Butterfly

I had a friend apply her much-more-artistic skills in decorating one of the models, and this is what she came up with.

Goes to show what someone with talent can do!

Jeanené is an artist and does facepainting for markets among her other creative outlets. She can be contacted via email at nanni.com.au@gmail.com or on 045 206 1416.

Photos by Kara Rasmanis

Butterfly plans from MakeCNC.com

A Snake in the Grass


Careful where you walk……

Photo by Kara Rasmanis.  Pattern from makecnc.com, cut on a Torque 9060 CNC using 1/16″ router bit from toolstoday.com

Episode 118 Lancaster cut video

A quick video of the Lancaster Bomber being cut out.  I don’t want to think how long it took this video to actually get done – so many delays, so few windows of opportunity to work on it!  I decided to cut my losses and just put together what I had, rather than stress too much about really refining it.

Plans from MakeCNC.com

Uses the 45705 V-Groove 60º x 1/2″ Dia. x 1/4″ Shank Router Bit and the 46200 Solid Carbide Spiral Plunge 1/8″ Dia x 1/2″ Cut Height x 1/4″ ShankDown-Cut, both from Toolstoday.com

For better or worse, here ’tis.

Sucking in the sides

Back to the vacuum table for a sec.  I’ve been cutting out a bunch of designs on the CNC, for a school fete in October – while the machine sits idle during the week, there is no reason for it to do the same on weekends.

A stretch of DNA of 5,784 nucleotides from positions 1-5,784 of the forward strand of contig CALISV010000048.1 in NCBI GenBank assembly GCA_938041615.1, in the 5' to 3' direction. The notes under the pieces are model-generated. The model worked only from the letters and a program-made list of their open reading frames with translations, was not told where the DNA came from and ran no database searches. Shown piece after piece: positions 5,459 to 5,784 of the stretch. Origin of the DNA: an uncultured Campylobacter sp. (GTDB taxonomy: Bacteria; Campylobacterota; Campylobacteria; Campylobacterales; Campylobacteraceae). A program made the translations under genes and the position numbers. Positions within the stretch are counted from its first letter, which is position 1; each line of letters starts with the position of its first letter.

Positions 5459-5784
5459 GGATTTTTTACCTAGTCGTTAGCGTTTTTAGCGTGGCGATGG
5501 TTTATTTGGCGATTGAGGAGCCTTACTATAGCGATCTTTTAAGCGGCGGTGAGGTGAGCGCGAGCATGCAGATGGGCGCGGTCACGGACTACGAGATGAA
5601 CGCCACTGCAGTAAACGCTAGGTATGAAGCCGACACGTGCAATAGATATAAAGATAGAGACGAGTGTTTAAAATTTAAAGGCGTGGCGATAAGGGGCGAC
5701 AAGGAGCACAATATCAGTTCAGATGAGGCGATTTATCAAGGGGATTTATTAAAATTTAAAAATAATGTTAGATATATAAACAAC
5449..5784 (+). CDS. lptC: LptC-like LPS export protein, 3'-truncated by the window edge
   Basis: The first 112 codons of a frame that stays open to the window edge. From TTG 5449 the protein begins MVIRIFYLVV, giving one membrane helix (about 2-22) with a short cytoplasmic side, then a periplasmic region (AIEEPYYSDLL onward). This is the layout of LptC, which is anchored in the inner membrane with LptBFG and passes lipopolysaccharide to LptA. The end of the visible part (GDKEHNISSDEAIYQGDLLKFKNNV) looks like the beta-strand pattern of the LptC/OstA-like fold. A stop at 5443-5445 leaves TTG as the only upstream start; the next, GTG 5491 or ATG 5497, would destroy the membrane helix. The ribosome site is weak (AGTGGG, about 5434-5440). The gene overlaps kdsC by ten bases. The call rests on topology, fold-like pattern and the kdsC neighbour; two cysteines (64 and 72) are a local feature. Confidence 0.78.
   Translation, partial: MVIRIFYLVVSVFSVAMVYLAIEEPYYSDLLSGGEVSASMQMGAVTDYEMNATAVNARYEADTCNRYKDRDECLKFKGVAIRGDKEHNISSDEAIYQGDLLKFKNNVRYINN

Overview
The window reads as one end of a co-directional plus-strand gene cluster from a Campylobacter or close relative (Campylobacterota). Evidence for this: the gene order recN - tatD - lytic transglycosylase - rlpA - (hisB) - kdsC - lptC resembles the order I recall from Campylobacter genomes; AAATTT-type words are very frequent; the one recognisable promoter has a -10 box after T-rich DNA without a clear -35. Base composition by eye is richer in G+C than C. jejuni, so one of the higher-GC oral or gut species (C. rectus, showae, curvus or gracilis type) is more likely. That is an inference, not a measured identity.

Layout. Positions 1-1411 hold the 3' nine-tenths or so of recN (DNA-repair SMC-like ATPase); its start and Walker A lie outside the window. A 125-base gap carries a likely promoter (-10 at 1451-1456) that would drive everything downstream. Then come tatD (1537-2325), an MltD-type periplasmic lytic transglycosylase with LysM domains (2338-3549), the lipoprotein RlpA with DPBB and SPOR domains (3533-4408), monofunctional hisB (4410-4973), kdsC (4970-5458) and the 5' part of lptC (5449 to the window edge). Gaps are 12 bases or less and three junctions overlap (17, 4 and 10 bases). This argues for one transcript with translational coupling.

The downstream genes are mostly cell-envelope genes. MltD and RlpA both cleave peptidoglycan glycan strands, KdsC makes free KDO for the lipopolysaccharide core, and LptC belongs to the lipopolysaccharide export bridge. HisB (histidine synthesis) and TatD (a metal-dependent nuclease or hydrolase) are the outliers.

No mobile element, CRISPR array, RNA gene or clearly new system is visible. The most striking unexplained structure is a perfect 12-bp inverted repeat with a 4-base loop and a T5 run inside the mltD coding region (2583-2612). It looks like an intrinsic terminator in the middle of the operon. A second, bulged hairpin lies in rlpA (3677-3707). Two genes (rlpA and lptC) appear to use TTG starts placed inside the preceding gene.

The vacuum table makes a huge difference – designs can be cut out without tabs, which saves a phenomenal amount of effort.  Just the time saved between removing a sheet and securing down the next is enough to be significant.

I happened to glance over at the vac this evening, and more specifically to the Clearvue cyclone-like separator (I have the older version of the mini, where they had departed from a traditional cyclone design).  The collection bin on the separator had almost completely collapsed from the vacuum that was being generated.  Lucky it hadn’t caused the lid to spring a leak, otherwise I would have lost what was being cut, and probably the cutter as well.

It makes very evident that this is generating a pretty significant vacuum, and therefore there will not be a great deal of airflow.  Problem with that is the vacuum cleaner itself.  I expect it relies on the airflow for cooling, and without it, I’m probably slowly cooking the bearings.

While the bearings can survive some heat soak, they will be mounted in plastic, and that will not be enjoying the temperature at all.  When that fails, releasing the bearings and therefore the shaft of the motor, the failure will be catastrophic.  Something that is still on my mind.

Just as an aside, after testing out the new dust extractor yesterday, cleaning up around the CNC, I kept using it today after each job, and was easily able to keep the whole work area satisfyingly clean.  This is despite having had to temporarily reduce the 8″ opening to a measly 4″ (in hindsight I should have checked what the inlet was on the unit – I need to get a multi-inlet, or drive a whopping great cyclone unit with the thing).